Book Image

Learning Boost C++ Libraries

By : Arindam Mukherjee
Book Image

Learning Boost C++ Libraries

By: Arindam Mukherjee

Overview of this book

Table of Contents (19 chapters)
Learning Boost C++ Libraries
Credits
About the Author
About the Reviewers
www.PacktPub.com
Preface
Index

C++11 auto and Boost.Auto


Consider how you declare an iterator to a vector of strings:

std::vector<std::string> names;
std::vector<std::string>::iterator iter = vec.begin();

The declared type of iter is big and unwieldy and it is a pain to write it explicitly every time. Given that the compiler knows the type of the initializing expression on the right-hand side, that is, vec.begin(), this is also superfluous. Starting with C++11, you can use the auto keyword to ask the compiler to deduce the type of a declared variable using the type of the expression it is initialized with. Thus, the preceding tedium is replaced by the following:

std::vector<std::string> names;
auto iter = vec.begin();

Consider the following statement:

auto var = expr;

The deduced type of var is the same as the deduced type T, when the following function template is called with the argument expr:

template <typename T>
void foo(T);

foo(expr);

Type deduction rules

There are a few rules to keep in mind. First, if the initializing expression is a reference, the reference is stripped in the deduced type:

int x = 5;
int& y = x;
auto z = y;  // deduced type of z is int, not int&

If you want to declare an lvalue-reference, you must explicitly adorn the auto keyword with an ampersand (&), as shown here:

int x = 5;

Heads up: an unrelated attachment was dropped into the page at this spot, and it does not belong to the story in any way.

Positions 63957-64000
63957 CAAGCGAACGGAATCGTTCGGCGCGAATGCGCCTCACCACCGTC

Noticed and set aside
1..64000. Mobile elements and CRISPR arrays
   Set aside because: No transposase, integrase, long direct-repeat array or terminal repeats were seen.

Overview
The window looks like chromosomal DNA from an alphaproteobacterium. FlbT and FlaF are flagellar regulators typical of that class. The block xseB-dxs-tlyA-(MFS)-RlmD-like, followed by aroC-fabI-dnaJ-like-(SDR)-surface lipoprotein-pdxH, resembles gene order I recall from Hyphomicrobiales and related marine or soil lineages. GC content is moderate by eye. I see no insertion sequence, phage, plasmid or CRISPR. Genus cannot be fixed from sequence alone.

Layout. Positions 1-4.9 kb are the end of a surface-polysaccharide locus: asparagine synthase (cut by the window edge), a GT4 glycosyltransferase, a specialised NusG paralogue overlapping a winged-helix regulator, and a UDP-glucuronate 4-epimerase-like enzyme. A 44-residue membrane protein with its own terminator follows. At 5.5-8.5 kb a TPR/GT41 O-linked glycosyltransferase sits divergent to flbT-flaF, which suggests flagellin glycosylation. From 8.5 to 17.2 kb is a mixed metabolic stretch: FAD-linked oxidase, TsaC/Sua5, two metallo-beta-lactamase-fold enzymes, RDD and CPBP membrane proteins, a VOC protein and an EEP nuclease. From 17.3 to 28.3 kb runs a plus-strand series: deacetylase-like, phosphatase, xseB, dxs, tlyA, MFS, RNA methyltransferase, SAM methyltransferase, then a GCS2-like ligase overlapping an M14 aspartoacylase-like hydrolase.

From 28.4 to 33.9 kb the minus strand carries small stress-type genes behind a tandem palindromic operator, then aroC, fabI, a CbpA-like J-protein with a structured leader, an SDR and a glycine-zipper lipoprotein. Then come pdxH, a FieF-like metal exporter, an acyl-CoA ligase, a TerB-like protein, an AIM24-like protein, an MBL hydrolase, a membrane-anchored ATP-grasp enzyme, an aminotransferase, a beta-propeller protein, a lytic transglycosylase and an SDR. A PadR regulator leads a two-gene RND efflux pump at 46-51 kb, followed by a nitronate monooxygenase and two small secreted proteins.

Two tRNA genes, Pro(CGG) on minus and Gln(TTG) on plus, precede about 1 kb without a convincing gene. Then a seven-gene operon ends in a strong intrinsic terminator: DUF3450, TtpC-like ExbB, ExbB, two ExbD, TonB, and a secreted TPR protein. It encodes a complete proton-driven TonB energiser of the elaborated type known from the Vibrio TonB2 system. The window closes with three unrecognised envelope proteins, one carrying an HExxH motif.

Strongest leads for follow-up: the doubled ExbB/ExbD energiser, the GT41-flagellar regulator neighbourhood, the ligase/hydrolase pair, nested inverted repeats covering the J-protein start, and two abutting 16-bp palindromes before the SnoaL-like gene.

auto& y = x;     // deduced type of y is int&

If the initializing expression is not copyable, you must make the assignee a reference in this way.

The second rule is that const and volatile qualifiers of the initializing expression are stripped in the deduced type, unless the variable declared with auto is explicitly declared as a reference:

int constx = 5;
auto y = x;     // deduced type of y is int
auto& z = x;    // deduced type of z is constint

Again, if you want to add a const or volatile qualifier, you must do so explicitly, as shown:

intconst x = 5;
auto const y = x;    // deduced type of y is constint

Common uses

The auto keyword is very convenient to use in a lot of situations. It lets you get away from having to type long template IDs, in particular when the initializing expression is a function call. Here are a couple of examples to illustrate the advantages:

auto strptr = boost::make_shared<std::string>("Hello");
// type of strptr is boost::shared_ptr<std::string>

auto coords(boost::make_tuple(1.0, 2.0, 3.0));
// type of coords is boost::tuple<double, double, double>

Note the savings in the type names achieved through the use of auto. Also, note that while creating the tuple called coords using boost::make_tuple, we do not use the assignment syntax for initialization.

Boost.Auto

If you are on a pre-C++11 compiler, you can emulate this effect using the BOOST_AUTO and BOOST_AUTO_TPL macros. Thus, you can write the last snippet as follows:

#include <boost/typeof/typeof.hpp>

BOOST_AUTO(strptr, boost::make_shared<std::string>("Hello"));
// type of strptr is boost::shared_ptr<std::string>

BOOST_AUTO(coords, boost::make_tuple(1.0, 2.0, 3.0));
// type of coords is boost::tuple<double, double, double>

Note the header file boost/typeof/typeof.hpp that needs to be included to use the macro.

If you want to declare a reference type, you can adorn the variable with a leading ampersand (&). Likewise, to qualify your variable with const or volatile, you should add the const or volatile qualifier before the variable name. Here is an example:

BOOST_AUTO(const& strptr, boost::make_shared<std::string>("Hello"));
// type of strptr is boost::shared_ptr<std::string>